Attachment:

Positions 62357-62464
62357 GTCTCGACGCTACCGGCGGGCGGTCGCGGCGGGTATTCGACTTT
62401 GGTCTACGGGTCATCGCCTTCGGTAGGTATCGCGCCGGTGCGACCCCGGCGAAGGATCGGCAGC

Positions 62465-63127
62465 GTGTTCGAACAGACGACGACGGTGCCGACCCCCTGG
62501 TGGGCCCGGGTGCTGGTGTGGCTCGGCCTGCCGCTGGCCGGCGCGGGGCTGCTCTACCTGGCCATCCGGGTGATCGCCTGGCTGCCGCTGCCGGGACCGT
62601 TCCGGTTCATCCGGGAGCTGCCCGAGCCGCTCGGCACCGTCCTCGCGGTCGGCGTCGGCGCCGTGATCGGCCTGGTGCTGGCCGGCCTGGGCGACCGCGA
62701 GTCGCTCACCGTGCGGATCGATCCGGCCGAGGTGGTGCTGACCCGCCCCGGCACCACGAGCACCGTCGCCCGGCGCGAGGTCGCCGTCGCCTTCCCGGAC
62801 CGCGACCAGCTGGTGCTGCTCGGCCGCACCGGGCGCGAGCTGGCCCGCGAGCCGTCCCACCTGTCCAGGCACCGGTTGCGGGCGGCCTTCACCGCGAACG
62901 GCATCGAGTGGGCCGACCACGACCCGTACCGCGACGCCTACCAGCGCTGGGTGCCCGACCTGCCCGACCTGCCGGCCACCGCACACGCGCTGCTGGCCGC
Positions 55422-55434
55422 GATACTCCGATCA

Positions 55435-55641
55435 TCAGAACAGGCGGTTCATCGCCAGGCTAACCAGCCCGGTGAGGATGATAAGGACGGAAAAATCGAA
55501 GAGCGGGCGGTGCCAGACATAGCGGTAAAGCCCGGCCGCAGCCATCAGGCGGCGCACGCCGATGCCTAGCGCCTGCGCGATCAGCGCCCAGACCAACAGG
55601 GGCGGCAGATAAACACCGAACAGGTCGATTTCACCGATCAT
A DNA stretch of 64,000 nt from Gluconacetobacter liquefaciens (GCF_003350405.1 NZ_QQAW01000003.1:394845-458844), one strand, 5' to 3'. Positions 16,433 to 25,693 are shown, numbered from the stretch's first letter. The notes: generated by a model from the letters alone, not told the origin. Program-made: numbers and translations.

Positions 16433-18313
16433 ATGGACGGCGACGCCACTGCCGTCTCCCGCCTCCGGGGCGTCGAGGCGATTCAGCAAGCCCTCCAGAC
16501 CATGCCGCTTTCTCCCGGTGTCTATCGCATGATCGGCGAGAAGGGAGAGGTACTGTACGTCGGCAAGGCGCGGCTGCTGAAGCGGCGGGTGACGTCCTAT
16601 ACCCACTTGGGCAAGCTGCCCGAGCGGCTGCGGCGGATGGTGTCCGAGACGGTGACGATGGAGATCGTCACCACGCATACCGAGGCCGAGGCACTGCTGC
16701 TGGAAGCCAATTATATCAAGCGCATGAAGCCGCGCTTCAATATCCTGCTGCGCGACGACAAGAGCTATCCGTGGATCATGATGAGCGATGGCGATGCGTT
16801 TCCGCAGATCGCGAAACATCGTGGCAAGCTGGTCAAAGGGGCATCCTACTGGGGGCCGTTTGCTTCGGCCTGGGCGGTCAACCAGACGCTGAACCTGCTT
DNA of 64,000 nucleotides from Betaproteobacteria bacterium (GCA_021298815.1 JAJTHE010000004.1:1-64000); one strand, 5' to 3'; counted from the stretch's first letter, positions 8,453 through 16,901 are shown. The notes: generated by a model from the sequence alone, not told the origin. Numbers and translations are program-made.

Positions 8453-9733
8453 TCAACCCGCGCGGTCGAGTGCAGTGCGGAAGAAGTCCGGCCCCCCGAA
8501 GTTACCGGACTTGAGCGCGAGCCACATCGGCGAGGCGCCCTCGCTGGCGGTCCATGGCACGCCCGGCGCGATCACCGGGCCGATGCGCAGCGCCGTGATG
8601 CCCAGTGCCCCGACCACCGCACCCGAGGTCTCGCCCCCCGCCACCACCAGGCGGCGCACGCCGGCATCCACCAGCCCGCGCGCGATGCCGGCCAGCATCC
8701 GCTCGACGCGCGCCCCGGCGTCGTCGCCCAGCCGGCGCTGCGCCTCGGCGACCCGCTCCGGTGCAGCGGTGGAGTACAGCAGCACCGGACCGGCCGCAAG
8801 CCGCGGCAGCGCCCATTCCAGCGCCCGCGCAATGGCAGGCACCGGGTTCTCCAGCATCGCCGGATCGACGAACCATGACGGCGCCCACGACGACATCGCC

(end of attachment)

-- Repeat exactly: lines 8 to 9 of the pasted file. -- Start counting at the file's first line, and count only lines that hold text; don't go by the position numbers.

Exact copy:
62701 GTCGCTCACCGTGCGGATCGATCCGGCCGAGGTGGTGCTGACCCGCCCCGGCACCACGAGCACCGTCGCCCGGCGCGAGGTCGCCGTCGCCTTCCCGGAC
62801 CGCGACCAGCTGGTGCTGCTCGGCCGCACCGGGCGCGAGCTGGCCCGCGAGCCGTCCCACCTGTCCAGGCACCGGTTGCGGGCGGCCTTCACCGCGAACG